Riparian or riverine forests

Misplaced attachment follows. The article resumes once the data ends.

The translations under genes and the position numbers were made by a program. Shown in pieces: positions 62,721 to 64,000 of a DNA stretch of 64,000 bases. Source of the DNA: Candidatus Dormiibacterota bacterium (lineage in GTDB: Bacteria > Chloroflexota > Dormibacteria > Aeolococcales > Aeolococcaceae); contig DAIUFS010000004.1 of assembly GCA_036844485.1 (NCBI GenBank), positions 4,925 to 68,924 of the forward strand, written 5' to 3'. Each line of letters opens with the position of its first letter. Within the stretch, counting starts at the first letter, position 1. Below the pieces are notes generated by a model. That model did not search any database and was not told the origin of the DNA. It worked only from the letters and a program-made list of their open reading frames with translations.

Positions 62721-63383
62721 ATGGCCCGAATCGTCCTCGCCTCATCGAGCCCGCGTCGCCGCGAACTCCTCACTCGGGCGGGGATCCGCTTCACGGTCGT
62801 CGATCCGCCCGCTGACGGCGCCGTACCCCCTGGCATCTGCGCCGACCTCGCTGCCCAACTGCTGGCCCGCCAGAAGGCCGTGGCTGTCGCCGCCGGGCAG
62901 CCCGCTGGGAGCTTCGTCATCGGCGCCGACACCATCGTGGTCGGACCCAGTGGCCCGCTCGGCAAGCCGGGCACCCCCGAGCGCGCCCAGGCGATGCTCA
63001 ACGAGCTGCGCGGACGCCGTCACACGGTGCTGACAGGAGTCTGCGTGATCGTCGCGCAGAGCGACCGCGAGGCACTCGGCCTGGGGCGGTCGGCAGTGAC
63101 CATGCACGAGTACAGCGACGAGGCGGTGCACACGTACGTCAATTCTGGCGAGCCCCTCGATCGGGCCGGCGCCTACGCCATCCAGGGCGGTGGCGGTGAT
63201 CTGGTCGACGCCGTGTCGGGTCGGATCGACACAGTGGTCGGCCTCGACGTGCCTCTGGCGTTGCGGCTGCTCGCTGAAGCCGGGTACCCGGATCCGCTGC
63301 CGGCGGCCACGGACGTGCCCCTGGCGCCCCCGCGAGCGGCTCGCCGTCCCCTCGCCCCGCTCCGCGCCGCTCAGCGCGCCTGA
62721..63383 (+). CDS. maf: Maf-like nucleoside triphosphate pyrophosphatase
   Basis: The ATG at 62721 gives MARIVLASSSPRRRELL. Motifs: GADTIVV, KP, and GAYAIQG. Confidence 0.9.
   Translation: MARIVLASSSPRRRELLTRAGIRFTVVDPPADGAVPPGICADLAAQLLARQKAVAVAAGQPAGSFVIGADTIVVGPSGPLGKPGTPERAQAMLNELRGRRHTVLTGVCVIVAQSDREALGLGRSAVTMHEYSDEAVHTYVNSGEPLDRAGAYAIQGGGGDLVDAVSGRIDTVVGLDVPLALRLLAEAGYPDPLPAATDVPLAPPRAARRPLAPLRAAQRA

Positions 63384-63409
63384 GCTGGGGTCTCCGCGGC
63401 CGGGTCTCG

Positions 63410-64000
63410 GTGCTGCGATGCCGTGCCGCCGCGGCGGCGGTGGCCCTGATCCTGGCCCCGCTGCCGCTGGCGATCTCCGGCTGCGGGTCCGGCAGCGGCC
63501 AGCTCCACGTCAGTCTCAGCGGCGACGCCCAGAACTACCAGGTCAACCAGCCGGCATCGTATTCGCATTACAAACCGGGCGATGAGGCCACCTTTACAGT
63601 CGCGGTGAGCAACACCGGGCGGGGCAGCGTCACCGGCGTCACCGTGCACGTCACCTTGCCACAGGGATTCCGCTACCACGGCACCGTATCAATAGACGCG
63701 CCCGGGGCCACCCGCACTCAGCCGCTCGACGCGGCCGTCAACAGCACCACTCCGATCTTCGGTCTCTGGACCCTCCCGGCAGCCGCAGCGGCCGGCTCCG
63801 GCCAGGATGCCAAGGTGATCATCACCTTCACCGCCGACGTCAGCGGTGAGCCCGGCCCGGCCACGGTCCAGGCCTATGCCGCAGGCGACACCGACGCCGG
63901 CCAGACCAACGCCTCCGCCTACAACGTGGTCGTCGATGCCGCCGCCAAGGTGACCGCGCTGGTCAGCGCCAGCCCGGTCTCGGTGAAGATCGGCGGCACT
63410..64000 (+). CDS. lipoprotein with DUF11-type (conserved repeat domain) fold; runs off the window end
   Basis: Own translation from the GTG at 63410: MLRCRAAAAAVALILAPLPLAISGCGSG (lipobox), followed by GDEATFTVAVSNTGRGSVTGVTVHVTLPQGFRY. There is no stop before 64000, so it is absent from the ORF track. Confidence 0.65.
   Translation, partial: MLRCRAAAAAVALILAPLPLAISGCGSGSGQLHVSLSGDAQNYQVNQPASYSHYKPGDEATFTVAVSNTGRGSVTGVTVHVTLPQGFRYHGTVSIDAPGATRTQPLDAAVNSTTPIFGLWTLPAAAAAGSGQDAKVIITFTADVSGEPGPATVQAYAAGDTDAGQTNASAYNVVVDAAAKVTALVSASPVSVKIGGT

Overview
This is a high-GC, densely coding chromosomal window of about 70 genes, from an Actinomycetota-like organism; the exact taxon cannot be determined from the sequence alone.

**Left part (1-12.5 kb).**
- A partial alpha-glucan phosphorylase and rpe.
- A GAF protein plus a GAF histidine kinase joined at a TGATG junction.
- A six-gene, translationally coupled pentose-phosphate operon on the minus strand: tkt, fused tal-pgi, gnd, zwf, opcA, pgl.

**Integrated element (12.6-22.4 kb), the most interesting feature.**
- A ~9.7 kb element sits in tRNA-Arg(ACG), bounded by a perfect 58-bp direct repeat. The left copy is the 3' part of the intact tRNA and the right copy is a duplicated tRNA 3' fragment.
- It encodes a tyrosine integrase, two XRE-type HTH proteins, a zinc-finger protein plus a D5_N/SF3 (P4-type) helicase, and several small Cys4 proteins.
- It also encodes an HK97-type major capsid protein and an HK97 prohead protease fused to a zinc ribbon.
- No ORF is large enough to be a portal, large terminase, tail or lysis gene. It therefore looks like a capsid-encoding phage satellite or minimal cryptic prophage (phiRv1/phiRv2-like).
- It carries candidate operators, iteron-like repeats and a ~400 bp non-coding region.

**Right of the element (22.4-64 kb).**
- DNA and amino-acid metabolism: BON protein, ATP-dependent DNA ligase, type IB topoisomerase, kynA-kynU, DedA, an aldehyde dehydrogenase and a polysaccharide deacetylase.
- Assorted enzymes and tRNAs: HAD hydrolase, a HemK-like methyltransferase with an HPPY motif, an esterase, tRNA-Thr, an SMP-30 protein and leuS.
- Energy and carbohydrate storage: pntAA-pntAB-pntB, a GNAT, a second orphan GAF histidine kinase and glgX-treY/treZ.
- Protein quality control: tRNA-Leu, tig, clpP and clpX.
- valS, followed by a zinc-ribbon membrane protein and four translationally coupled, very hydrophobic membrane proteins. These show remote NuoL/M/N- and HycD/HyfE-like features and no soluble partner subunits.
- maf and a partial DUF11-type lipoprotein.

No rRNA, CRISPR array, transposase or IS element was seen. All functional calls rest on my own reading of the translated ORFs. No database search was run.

Stands of deciduous and evergreen species over 15 m and up to 30 m high, fringing river banks and the outer zones of the bigger islands in the northern region, especially in the swamp areas. A grass stratum is usually absent or consists of a few shade-tolerant species. Prominent species in the dense canopy are Acacia nigresoans, A. albida, Lonchocarpus capassa, Diospyros mespiliformis, and Combretum imberbe, occasionally with Trichilia emetica (along the Chobe River), Ficus spp. and Acacia tortilis. The shrub layer, less than 4 m high, is often dense and includes shrub forms of the tree species already listed and others such as Grewia spp., Dichrostachys cinra, Rhus tenuinervis, Maytanus spp., etc. This type of forest only remains in the form of extremely narrow belts (e. g., less than 100 m along the Chobe River) and corresponds mostly to steep slopes hindering elephant browsing and concentrations of big game. Where the canopy is more open, there is dense undergrowth consisting largely of regeneration of Acacia spp. (Blair and McKay, 1968; FAO, 1972).